With the Guinness Pro14 final at Celtic Park – capacity 60,000 – you can imagine that the league administrators as well as Warrior fans are hoping and praying that Glasgow make the final. There may be a few empty seats if they don’t.
“Obviously, with the final being in Glasgow it would be great,” says Cummings when invited to contemplate an appearance at Celtic Park. “We are not thinking too much about that.
“Last week was Leinster, biggest game of the season so far, and next week is Edinburgh, which is now the biggest game of the season so far. Every week for the past five or six weeks people have been thinking ‘this is the biggest game’, so if we win this we then get a home semi-final.”
So long as Glasgow keep winning they keep playing at home, whether that be Scotstoun or Celtic Park, which is a handy incentive to add to all the others.
The 1872 Cup has already gone east to Edinburgh – who won the first two matches playing a limited but highly effective game – but there is still plenty to play for. The prospect of a home semi-final for Glasgow, as Cummings says, while Edinburgh are holding out hope for a third/fourth place league finish. The latter would, at least, put them in a play-off against Ospreys/Cardiff for next seasons’ Champions Cup, a tournament in which the club showcased the very best of themselves.
After being overlooked for both of the December derbies, Cummings has come good at the sharp end of the season, selected ahead of Gray for the Saracens match in Europe. The subsequent kick in the backside delivered to Glasgow in general, and Gray in particular, seems to have transformed both for the better.
“If we want to be serious about the Pro14 and the Champions Cup in the next couple of years there were certain things that had to change, and we definitely have shored up our defence,” notes the lock. The stiffer defence isn’t the only change at Glasgow. In the last month or so, Cummings has emerged from the chasing pack as the man to partner Gray. Up close the Warriors second rower is surprisingly slight – at 6’ 6” he isn’t short but he doesn’t share the same body shape as, say, Leinster’s James Ryan – but Glasgow head coach Dave Rennie insists that his charge has made progress on the physical side of the game.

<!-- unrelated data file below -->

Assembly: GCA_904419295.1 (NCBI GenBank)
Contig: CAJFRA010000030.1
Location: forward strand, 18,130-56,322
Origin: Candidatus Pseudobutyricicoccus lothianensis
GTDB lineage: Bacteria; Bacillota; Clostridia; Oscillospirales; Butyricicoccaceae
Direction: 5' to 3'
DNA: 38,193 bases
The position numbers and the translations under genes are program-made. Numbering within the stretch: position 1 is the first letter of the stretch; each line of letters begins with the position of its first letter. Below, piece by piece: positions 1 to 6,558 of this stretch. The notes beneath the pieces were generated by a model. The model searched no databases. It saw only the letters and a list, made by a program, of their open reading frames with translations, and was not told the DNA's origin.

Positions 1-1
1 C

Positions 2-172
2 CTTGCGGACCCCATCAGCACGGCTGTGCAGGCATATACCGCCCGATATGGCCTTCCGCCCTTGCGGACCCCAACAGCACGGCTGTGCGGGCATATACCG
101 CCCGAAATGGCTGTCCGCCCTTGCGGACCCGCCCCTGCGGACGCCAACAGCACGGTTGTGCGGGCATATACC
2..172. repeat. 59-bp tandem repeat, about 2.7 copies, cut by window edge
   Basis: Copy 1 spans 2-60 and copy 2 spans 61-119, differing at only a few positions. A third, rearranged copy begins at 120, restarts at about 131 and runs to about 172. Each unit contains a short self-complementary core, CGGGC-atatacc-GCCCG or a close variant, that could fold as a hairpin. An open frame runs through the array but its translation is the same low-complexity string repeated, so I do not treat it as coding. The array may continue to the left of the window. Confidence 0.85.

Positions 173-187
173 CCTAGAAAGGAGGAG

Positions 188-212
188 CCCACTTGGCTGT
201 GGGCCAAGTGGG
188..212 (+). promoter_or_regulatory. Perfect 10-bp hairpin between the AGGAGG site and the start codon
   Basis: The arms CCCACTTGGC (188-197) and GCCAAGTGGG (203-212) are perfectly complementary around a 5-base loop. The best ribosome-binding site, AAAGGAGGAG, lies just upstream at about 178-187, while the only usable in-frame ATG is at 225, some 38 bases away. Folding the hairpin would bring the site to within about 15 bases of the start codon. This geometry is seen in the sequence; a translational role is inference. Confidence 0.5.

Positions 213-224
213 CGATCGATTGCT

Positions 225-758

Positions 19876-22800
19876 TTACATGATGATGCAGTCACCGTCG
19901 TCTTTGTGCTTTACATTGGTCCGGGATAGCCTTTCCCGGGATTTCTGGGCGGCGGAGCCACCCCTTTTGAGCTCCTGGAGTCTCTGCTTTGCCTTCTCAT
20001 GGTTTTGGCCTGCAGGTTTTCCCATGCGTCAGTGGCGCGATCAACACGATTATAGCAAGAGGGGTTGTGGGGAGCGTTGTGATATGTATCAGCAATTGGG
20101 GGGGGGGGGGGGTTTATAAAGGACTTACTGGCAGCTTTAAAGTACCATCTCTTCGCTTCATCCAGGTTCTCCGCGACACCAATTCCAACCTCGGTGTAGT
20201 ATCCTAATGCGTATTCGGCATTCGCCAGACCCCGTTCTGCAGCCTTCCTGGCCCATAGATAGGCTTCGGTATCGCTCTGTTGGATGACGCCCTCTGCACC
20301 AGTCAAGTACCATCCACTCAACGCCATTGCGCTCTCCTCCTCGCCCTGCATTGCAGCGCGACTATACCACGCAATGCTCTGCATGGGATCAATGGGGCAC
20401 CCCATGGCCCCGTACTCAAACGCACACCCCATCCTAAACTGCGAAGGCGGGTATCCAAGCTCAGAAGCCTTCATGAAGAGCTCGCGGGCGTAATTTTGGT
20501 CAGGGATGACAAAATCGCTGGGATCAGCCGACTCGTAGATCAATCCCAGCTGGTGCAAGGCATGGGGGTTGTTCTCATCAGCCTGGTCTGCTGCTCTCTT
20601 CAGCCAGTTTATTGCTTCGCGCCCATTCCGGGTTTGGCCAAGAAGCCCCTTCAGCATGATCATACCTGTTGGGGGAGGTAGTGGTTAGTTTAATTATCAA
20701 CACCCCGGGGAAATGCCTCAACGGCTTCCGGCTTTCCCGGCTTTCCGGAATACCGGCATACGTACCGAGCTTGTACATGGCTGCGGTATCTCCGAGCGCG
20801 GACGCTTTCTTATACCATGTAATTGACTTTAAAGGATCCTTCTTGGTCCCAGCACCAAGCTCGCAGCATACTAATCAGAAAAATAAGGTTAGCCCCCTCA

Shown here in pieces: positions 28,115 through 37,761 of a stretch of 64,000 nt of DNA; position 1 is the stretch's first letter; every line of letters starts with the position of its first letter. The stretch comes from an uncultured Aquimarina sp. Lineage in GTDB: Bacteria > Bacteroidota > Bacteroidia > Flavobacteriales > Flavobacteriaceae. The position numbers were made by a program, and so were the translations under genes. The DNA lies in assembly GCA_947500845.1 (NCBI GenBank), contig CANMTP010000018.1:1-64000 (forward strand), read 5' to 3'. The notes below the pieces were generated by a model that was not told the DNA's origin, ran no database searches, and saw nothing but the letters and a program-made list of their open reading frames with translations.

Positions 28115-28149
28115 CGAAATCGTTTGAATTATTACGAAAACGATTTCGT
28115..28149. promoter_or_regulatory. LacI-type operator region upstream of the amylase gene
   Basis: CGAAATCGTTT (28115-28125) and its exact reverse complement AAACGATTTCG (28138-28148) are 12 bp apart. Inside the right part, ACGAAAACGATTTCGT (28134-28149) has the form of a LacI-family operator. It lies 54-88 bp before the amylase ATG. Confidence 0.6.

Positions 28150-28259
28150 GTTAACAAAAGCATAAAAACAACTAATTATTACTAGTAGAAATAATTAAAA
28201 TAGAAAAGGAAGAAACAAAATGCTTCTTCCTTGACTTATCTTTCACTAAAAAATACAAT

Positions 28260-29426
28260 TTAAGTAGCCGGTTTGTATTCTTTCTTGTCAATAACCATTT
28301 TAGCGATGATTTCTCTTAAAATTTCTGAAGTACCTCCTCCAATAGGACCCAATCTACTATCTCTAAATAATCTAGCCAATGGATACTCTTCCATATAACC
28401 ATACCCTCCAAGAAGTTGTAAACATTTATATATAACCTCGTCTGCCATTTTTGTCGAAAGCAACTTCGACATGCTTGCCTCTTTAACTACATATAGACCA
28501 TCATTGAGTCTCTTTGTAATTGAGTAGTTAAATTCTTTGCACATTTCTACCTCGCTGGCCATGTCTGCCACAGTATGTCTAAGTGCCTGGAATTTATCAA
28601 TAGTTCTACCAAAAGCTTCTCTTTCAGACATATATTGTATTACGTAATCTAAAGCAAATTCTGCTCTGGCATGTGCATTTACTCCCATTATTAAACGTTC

Cummings may be a work in progress but he works for Glasgow. The younger man is the ying to Gray’s yang, the athlete to Gray’s grappler, a pairing of cart horse and race horse. It could be the beginning of a long and fruitful partnership if both men can be persuaded to stay at Scotstoun long term.
The young lock escaped the general opprobrium heaped upon Glasgow’s head after that tame Champions Cup exit, since the poor man only lasted 14 minutes before a concussion did for him.
He readily accepts that Gray’s Herculean workload allows others a slightly looser rein to gallop around the paddock but insists that Glasgow have made big strides when it comes to the nuts and bolts of the game, which has long been their Achilles heel, especially when faced with Europe’s elite.
“We have shown in the past couple of games that we can be a dominant style pack,” claims Cummings.
“Everyone always thinks of Glasgow as a flash [team], scoring tries, but we’ve got that solid defence and solid set-piece to back up the flash tries that we are still scoring with the backs, so it’s a more rounded team.”
That part of the equation is true. The Saracens match did Glasgow and Rennie a favour, proving that they needed to build better foundations, and against Leinster, when they fell behind in the middle of the second half, rather than attempt to score a length-of-the-field wonder-try, Glasgow went to the corner and mauled the ball over the Leinster line… twice.
The truth is Glasgow have stolen Edinburgh’s clothes and, here’s the thing, Edinburgh have evidently stolen a leaf from Glasgow’s playbook in return.
When Richard Cockerill’s hard-nosed kick-’n’-chase experts won the first of the two 1872 Cup derbies, they made a total of just 87 passes at Murrayfield. In the second leg at Scotstoun, which they won even more comfortably, Edinburgh managed 141.
Cockerill’s conservative side have made a virtue out of a box-kicking necessity but against Ulster last weekend they abandoned what they do best and threw the ball around like it was an end of season touch tournament, making 217 passes, and finishing a distant second to an aggressive Ulster side.
Edinburgh may well resort to type next weekend because, when backs are up against the wall, most teams do what is familiar. Glasgow, who will have noted the space that Ulster found in the wider channels, will be tempted to do the same but they will also know what that means. Edinburgh’s power game has triumphed in five of the past six derbies as the capital’s pack have held the whip hand, something that Cummings is painfully aware of.
“Obviously derbies are very physical and Edinburgh play really well against us, we know that,” Cummings concedes. “It’s obviously a big game for both of us and we feel we have a point to prove.
“We’ve said it is about channelling your aggression and it’s not about going out to solve problems yourself.
“If something isn’t going well you get together and take a minute to talk and solve it as a team because obviously it’s a team sport. So long as we keep to our process and don’t get caught up in the small scraps, people holding you back, that sort of thing, that’s obviously going to happen in a derby game. It’s just about sticking to the process.
“This is the only one [game] that matters because if we lose this game we are further away [from the final], we’ve got to go to Leinster again!
“We are really just focused on this week, this week is the most important one. Edinburgh is a massive game for so many reasons.”